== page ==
Design was becoming more collaborative, she said, citing the example of Quirky, a consumer product company that is transforming manufacturing by letting consumers decide what gets produced. Designers too were becoming more socially engaged, as evidenced by projects such as Pop up Parks and the continuing success of Fairphone, a smartphone creating a market that puts ethical values first. There was also a growing requirement for design to help find solutions to challenges beyond its usual brief, including such areas as health, cities and government. To illustrate this, Annabella mentioned the five winning projects of the Living Well With Dementia Design Challenge organised by the Design Council in partnership with the Department of Health.
On a more cautionary note, however, we were told that design education was increasingly under pressure to improve student employability and versatility in order to meet the growing need for more designers who are able to support and manage innovation within industry. By way of addressing this challenge, the Design Council has recently launched their Design Academy, a new training programme for UK design students at leading universities.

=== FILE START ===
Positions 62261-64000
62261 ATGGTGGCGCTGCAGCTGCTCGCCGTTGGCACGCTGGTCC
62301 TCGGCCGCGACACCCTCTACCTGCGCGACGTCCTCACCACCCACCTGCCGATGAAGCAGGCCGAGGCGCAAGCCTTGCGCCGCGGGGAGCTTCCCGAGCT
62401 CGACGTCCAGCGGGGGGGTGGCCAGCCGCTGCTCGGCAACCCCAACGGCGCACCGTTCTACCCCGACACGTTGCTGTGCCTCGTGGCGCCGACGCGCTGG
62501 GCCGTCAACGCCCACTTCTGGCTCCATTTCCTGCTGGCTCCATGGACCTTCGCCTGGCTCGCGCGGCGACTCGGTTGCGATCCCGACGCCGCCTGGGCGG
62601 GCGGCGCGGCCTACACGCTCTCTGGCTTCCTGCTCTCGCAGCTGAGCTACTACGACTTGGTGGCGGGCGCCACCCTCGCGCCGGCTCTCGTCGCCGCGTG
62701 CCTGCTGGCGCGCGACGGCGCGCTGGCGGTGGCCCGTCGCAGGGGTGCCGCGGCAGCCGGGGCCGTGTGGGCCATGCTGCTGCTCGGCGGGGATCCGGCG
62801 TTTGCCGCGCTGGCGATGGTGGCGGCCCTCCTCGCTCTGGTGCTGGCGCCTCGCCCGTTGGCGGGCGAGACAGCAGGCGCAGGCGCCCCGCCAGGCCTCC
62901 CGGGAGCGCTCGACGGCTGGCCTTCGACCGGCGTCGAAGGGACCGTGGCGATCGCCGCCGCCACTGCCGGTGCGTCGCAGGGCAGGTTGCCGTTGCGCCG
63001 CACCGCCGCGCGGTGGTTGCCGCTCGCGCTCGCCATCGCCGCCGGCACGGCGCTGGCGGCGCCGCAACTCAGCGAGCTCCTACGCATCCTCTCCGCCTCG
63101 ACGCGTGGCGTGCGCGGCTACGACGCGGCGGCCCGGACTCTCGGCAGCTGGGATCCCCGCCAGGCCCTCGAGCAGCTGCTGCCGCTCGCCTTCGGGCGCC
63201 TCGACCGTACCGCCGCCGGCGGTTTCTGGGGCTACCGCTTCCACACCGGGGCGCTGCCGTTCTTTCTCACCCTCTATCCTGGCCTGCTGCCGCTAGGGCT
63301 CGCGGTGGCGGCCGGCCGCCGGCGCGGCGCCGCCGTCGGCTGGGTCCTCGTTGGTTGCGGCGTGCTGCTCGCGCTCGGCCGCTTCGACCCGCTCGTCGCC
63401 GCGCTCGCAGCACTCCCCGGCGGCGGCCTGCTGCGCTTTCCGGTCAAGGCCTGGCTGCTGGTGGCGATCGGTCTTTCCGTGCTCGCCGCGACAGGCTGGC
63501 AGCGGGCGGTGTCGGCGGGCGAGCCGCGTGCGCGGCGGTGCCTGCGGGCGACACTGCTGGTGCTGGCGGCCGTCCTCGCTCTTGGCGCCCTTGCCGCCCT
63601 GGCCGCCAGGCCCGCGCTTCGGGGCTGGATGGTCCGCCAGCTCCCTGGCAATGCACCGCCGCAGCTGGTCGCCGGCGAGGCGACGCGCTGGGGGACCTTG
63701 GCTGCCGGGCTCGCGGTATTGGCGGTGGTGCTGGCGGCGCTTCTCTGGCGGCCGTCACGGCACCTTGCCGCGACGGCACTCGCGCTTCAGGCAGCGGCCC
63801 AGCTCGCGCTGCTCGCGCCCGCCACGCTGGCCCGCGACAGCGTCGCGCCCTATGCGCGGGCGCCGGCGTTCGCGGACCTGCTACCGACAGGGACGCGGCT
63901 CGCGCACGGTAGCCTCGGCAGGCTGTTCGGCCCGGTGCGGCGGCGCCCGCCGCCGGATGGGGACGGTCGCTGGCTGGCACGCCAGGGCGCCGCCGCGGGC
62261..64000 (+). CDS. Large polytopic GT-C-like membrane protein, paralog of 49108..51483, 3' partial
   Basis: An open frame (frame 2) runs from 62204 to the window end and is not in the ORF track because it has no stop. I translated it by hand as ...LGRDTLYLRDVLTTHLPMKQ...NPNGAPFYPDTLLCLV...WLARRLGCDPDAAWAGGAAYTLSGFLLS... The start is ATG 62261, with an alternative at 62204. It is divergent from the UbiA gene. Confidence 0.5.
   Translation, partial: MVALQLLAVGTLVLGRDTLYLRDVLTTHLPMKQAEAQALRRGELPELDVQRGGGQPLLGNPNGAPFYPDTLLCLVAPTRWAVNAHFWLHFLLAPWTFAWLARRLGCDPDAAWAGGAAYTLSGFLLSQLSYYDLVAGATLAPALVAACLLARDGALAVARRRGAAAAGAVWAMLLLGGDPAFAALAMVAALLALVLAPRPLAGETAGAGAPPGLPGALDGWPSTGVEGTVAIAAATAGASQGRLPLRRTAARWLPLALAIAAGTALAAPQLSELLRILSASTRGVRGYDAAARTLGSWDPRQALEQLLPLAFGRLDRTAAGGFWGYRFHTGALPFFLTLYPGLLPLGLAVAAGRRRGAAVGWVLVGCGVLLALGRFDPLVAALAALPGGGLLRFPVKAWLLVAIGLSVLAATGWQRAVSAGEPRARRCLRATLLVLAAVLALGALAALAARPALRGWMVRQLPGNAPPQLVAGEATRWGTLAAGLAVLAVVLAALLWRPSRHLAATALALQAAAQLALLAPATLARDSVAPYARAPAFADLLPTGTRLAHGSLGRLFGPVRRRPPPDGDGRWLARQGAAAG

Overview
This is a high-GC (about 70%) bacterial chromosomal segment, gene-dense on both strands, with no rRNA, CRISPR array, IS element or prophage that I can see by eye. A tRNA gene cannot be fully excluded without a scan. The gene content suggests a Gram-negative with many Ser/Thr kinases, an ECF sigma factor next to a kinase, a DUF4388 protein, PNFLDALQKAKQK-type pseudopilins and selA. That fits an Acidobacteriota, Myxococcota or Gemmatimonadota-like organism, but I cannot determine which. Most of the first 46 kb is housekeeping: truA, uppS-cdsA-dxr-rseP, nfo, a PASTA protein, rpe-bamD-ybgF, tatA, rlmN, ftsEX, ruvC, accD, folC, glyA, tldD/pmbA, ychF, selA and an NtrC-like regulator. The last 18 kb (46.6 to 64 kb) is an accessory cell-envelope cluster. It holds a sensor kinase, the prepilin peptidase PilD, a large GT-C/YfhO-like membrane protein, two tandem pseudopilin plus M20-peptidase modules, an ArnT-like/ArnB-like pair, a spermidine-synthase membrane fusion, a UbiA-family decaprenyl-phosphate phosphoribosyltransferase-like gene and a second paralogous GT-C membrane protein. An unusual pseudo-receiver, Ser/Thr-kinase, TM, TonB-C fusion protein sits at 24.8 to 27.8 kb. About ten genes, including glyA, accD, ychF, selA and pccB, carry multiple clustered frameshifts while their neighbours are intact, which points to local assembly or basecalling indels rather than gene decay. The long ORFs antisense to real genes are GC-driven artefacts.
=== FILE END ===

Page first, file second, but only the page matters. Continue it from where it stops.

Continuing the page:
Taking up this theme, Professor Laurence Zeegan from the London College of Communication suggested the creative industries could be more supportive of design in education. Too often, he said, it felt like industry only demanded “oven-ready chickens”, whereas more encouragement of talent that can challenge convention – “rock boats as well as row boats” – was needed. 
In the general discussion that followed, it was suggested that with course tuition fees having risen to around £9k per year, today’s students were also probably less likely to go “out on a limb’’ than their state-funded predecessors.
This summary was written by Richard Booth, KTN Knowledge Transfer Manager – Creative, Digital & Design.